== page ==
Results 141–160 of 287 for speaker:Lord Morgan

Coalition Government — Debate (continued) (20 Jan 2011)

Lord Morgan: My Lords, that great man Benjamin Disraeli is renowned for two famous observations, both of which are being confirmed by the present Government. The first is that this country is divided into two nations, the rich and the poor-we have seen that confirmed-and the second is that England does not love coalitions, which is a view that has been confirmed in recent opinion polls, not to mention by...

Parliamentary Voting System and Constituencies Bill — Committee (9th Day) (Continued) (17 Jan 2011)

Lord Morgan: First, I am grateful to the noble Baroness for her great kindness. Secondly, I was endeavouring to say that the Speaker's Conference and any rational detached look at the electoral system would introduce the issue of localities. That is what I was trying to say and, if I did not say it very clearly, I apologise. It is essential to segregate local and national identities. Edmund Burke said it...

Parliamentary Voting System and Constituencies Bill — Committee (9th Day) (Continued) (17 Jan 2011)

Lord Morgan: The answer is clearly yes. If you look at the material of the Army Bureau of Current Affairs in 1944, you find that, when people were asked why they were fighting, they said that they were fighting for Parliament and the Crown in Parliament. That was in the literature. It spelt out, among other things, the imperishable doctrines of the Levellers, who were seen as pioneers of a democratic...

Parliamentary Voting System and Constituencies Bill — Committee (9th Day) (Continued) (17 Jan 2011)

Lord Morgan: I have enormous sympathy with the spirit of what my noble friend is saying, but the point is that a Speaker's Conference would only recommend; it would not decide. The decision would be taken by people very similar to those whom my noble friend discussed.

Parliamentary Voting System and Constituencies Bill — Committee (9th Day) (Continued) (17 Jan 2011)

Lord Morgan: My Lords, I support the amendment admirably moved by my noble friend. This is my first intervention in discussing this measure. I do so partly because late at night one has an opportunity to make a speech without being shouted down by mass of numbers and because the constitutional issues raised are so enormously important. The proposal for a Speaker's Conference is very serious and admirable...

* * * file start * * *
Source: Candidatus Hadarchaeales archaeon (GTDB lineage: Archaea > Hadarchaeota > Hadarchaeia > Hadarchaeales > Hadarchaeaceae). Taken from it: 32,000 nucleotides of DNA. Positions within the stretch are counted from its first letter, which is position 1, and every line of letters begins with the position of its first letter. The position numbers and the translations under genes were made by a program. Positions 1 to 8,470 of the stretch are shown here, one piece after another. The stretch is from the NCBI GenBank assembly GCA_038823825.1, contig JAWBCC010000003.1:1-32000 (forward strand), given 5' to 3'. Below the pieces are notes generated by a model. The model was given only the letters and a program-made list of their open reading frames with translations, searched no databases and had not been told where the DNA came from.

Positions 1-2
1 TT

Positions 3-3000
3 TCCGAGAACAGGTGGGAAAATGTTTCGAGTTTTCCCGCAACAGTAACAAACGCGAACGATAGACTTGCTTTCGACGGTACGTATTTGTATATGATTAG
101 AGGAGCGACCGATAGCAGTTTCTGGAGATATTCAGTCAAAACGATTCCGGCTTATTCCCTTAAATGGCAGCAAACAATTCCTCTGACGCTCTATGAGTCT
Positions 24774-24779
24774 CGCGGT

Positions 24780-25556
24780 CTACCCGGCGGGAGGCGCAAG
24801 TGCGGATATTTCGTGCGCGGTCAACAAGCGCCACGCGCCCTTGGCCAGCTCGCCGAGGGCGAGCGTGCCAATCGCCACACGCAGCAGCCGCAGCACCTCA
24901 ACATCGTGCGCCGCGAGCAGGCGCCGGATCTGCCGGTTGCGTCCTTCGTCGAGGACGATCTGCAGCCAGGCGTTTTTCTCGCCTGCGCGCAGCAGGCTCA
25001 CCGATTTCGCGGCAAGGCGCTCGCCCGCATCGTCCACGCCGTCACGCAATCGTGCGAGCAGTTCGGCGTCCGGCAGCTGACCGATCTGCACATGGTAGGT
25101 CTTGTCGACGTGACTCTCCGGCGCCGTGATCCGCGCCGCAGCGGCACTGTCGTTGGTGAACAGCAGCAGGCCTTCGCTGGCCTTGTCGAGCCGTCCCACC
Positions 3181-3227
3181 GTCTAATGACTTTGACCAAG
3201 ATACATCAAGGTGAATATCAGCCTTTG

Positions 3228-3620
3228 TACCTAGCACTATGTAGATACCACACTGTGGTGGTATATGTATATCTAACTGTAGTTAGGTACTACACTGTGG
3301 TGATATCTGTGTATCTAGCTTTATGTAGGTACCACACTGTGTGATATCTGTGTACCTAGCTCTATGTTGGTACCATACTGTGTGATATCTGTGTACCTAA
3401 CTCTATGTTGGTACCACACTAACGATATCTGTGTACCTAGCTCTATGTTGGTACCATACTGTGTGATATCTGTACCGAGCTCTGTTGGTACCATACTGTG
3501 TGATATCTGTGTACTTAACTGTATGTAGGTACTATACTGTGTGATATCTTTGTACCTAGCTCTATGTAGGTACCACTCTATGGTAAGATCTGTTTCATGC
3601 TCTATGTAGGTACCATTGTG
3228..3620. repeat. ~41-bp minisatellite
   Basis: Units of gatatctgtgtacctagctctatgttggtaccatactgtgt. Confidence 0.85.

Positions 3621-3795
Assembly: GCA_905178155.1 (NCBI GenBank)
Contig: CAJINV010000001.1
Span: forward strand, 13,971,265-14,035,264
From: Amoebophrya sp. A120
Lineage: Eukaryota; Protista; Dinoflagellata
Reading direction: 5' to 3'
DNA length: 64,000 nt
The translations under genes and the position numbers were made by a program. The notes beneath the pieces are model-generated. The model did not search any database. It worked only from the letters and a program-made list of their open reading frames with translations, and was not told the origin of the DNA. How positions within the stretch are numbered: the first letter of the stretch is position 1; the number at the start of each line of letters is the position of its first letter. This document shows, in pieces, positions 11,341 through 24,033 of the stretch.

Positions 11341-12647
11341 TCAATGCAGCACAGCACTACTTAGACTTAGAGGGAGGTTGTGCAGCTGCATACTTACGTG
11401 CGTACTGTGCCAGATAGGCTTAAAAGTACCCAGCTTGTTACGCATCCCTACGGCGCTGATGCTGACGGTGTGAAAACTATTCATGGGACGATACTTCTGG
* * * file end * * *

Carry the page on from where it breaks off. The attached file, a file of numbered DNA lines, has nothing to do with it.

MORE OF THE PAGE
Parliamentary Voting System and Constituencies Bill — Committee (9th Day) (Continued) (17 Jan 2011)

Lord Morgan: I am most indebted for that very interesting intervention by my noble friend. Very often those who claim to be localisers are actually centralisers. No Government rolled forward the frontiers of the state more than that of the noble Baroness, Lady Thatcher, in the 1980s. Hers was one of the most centralist Governments in our history. The present Government claim to advocate localism. Mr...

Parliamentary Voting System and Constituencies Bill — Committee (9th Day) (Continued) (17 Jan 2011)

Lord Morgan: I think the difference is between a conference convened by the party leaders, which they ask the Speaker to chair, and a conference that the Speaker is a dynamic element in arranging.

Parliamentary Voting System and Constituencies Bill — Committee (9th Day) (Continued) (17 Jan 2011)

Lord Morgan: Does my noble friend not agree that it is very puzzling that this completely arbitrary figure has been given for Members of the legislature but that no figure has been given for the size of the Executive, even though many civil servants have made such proposals? Perhaps, in the course of his fascinating remarks, he will be able to draw out from the Leader of the House an explanation as to why...

Parliament — Question (13 Dec 2010)